Nigeria’s Minister of Power, Works and Housing, Babatunde Fashola, on Friday gave insight into how Nigeria slipped into recession. Mr Fashola, who spoke at the Lafarge Road Construction Summit in Lagos, said recession didn’t happen overnight and attributed the development to poor budgetary funding by the administration of former president, Goodluck Jonathan.
“There have been various comments about who and what caused the recession, I think that Nigerians know the answer to that, no matter how vehemently that debate goes on,” Mr Fashola said.
“All I need to say at this time is that if the previous managers of the economy were doing well, the Nigerian electorate would not have relieved them of their jobs in the last general election because a recession does not happen overnight.
“There have also been questions about what the exit of the recession means to the ordinary Nigerian and this for me is the important question; because, even when the economy was growing at 5%-7%, the complaint was that it was a non-inclusive growth.
“Growth was largely oil-driven, and sectors like industries, mining and construction had been in the negative since 2014.”
Mr. Fashola said many reasons had been given for the negative trend in the mining and construction sectors, adding that a core reason was the fact that public spending up to 2015 was largely recurrent and minimally capital.
“Government was budgeting about 15% of an annual budget of N4 Trillion for capital, which is only about N600 billion, and was funding barely half of that,” he said.
“If an example is required, it will be found in the 2015 budget, which was the last budget of the previous managers of the economy, where N18 billion was budgeted for all of Nigeria’s roads, N5 billion was budgeted for Power and N1.8 billion was budgeted for Housing.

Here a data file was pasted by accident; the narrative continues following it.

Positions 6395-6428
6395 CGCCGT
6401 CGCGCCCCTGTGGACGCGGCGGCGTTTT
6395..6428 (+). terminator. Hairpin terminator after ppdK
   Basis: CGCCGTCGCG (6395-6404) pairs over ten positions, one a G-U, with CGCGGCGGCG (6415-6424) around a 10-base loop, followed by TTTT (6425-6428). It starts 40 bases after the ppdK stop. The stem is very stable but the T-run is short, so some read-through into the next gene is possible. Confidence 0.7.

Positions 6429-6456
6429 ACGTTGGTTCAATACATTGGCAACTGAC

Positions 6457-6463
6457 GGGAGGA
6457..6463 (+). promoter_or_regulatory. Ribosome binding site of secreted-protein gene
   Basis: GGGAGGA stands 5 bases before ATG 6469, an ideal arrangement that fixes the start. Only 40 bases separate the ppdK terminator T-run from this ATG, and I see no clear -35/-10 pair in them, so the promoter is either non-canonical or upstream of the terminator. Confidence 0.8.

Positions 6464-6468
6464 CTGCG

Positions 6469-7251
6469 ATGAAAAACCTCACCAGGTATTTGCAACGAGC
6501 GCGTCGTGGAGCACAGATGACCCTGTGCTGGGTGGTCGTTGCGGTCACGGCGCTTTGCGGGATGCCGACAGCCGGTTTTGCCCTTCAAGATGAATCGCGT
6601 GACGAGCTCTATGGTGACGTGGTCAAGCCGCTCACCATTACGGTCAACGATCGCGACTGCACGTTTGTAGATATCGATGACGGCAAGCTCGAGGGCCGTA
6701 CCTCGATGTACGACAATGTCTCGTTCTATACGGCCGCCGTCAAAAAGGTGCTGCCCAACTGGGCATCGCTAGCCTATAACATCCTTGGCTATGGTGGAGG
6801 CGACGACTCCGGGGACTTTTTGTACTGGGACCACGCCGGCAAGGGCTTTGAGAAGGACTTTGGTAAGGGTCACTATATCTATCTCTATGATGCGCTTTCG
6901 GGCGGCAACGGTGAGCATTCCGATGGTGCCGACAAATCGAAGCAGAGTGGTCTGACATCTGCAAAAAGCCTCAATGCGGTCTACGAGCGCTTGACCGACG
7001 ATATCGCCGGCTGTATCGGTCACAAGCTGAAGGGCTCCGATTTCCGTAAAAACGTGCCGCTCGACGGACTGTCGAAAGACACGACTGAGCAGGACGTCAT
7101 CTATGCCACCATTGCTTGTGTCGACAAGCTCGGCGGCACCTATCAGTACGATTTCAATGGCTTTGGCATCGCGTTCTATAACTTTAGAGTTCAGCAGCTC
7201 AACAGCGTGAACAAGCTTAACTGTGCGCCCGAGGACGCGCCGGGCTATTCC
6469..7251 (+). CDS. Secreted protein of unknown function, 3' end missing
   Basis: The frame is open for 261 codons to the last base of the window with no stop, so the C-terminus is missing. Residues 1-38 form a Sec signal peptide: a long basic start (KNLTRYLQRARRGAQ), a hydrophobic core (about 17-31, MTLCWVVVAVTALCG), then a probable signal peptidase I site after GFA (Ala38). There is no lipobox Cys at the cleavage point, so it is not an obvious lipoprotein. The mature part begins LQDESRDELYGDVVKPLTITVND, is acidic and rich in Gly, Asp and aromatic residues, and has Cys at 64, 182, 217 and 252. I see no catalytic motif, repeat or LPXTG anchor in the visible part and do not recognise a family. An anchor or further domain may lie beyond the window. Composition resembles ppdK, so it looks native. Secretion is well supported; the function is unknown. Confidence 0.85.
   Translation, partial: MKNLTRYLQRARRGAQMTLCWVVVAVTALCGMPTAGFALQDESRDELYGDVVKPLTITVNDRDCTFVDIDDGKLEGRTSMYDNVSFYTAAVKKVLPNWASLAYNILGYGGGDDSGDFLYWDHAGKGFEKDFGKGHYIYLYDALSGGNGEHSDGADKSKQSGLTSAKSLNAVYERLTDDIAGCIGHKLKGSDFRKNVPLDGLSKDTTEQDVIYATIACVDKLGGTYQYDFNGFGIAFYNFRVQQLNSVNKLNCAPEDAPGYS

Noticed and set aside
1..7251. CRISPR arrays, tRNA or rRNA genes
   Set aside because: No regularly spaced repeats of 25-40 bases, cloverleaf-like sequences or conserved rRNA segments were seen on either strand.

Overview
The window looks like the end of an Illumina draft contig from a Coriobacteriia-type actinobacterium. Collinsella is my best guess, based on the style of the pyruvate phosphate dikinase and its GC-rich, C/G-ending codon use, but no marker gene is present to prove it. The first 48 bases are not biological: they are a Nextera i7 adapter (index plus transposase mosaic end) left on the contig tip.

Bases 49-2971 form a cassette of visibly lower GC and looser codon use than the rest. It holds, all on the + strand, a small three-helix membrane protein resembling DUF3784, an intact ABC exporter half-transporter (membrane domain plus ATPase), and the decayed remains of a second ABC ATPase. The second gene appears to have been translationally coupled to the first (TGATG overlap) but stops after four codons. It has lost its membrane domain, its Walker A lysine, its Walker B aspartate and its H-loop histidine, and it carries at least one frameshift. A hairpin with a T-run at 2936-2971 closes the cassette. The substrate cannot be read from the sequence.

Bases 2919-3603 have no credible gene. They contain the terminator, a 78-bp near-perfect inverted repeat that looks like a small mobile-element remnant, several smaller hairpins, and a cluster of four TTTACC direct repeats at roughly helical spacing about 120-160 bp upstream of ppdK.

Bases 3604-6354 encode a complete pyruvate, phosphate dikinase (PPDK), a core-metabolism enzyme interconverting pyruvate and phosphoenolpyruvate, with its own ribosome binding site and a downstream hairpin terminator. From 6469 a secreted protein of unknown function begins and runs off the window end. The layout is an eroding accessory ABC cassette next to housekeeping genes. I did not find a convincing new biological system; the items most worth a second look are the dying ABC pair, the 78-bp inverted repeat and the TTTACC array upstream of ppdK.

“As if these were not bad enough (but) barely half of these budget provisions were funded.
“The result, therefore, was that massive debts were owed to contractors who started laying off workers and closing down worksites, and not driving demand for labour, aggregates, lubricants, etc.
“The 2016 budget of the Buhari government changed that,” the former Lagos governor said.
Mr. Fashola explained that in the Ministry of Power, Works and Housing, a total of N422.9 billion was budgeted, and disaggregated with Works getting N260.082 billion while Power got N91.257 billion, and Housing was allocated N71.559 billion.
“The total sum of N269.271 billion was paid out to fund this budget and in the final analysis N1.2 trillion was spent on capital expenditure across all ministries, departments and agencies in the 2016 budget.
“Out of these N198.300 billion was spent in the works sector on roads and bridges. This is what induced the recovery of growth and the exit from recession.
“It is the exact opposite of what the previous managers of the economy had been doing,” he explained.
In early September, Nigeria broke the cycle of negative GDP growth that characterized a period of recession and recorded a 0.55% growth that takes her out of recession.
On Friday, the National Bureau of Statistics, NBS, announced that the nation’s inflation rate dropped again for the seventh consecutive month.
Nigeria slipped into recession in the early part of 2016.
Commenting further, Mr Fashola revealed that the Dangote group had decided to extend the construction of Apapa-Wharf road.
Mr Fashola said: “You’ll recall that we had an agreement with the Dangote group to rehabilitate and reconstruct the Apapa Wharf road using cement.
“They have since come back to say ‘we want to take the entire road network from Apapa, Liverpool, all through to Marine beach to Mile 2 to Oshodi to Oworonshoki and to the Toll Gate, a stretch of 35km so that we develop one solution to the port evacuation problem’.
“We held a meeting on Tuesday, we have agreed that this is the route they will take and they have written back to confirm their commitment and what is left is for the design consultant to complete the design so that we then use that to determine the cost and we use this solution to solve that road network using concrete.”
The Nigerian government had, in June, signed a N4.34 billion memorandum of understanding with Dangote Construction Company Ltd and other stakeholders for the construction of the road.